In a blow to Google, AT&T is reportedly eyeing development of a new smartphone that would run on an alternative version of Android from Cyanogen.
According to a report from The Information, the carrier was previously in discussions with ZTE to create the device, but that deal could be put on hold in light of U.S. trade restrictions that were recently levied against the Chinese manufacturer.
Unlike the standard version of the Android operating system (OS), Cyanogen’s version nixes the inclusion of Google’s apps on the platform.
As pointed out by The Verge, the leap would make AT&T responsible for the upkeep of the altered OS, but could allow the carrier more leeway to customize devices with its DirecTV offerings.
AT&T’s consideration of an alternative to Google’s standard Android OS comes amid a string of investigations into the tech giant’s practice of pre-installing its own apps on the platform.
Earlier this month, an appeals court in Russia upheld a ruling against Google that found the company guilty of violating the country’s anti-monopoly laws.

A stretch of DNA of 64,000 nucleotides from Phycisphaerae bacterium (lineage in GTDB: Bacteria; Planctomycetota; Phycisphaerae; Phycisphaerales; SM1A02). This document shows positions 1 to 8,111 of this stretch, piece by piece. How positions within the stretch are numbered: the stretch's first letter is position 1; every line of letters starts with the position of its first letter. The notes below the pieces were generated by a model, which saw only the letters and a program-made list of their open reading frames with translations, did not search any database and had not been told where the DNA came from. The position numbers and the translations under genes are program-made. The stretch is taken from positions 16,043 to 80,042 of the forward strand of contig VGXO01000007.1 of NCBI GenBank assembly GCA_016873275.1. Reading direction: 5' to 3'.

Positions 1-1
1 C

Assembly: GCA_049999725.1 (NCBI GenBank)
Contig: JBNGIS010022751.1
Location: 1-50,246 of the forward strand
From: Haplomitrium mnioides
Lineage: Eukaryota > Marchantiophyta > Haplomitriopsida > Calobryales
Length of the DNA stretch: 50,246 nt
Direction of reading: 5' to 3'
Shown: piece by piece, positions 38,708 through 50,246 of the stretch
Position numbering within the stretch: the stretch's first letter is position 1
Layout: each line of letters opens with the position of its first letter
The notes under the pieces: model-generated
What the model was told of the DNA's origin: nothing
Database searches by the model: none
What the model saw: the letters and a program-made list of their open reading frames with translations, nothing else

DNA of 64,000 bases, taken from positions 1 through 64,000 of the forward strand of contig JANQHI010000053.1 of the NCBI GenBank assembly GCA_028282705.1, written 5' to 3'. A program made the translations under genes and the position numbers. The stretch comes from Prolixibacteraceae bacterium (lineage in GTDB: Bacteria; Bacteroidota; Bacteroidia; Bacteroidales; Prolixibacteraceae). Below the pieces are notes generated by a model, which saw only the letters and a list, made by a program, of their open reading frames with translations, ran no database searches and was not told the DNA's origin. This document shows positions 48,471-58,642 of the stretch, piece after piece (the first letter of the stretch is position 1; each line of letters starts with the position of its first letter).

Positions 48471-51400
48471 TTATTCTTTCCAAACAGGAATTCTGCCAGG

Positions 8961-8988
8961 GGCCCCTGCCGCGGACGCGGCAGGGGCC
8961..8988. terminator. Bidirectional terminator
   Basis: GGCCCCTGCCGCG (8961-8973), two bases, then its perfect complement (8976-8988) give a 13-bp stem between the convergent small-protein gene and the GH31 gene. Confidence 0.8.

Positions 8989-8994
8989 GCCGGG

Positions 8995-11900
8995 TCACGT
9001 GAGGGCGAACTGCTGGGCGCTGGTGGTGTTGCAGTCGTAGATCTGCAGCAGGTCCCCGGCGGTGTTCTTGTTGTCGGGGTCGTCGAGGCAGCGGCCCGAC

According to Russian regulators, Google ran afoul of the country’s competition laws by mandating the installation of certain Google apps and its search engine and dictating their “priority” placement on the main screen of Android devices.
Regulators said the requirements prevented the pre-installation of apps from competing producers.
Yandex, the Russian search engine that originally brought eh suit against Google, also took its complaints to the European Union for investigation.
Google will also face off against the U.S. Federal Trade Commission, which in September opened an investigation into similar allegations that Google prioritizes its own products over those of the competition.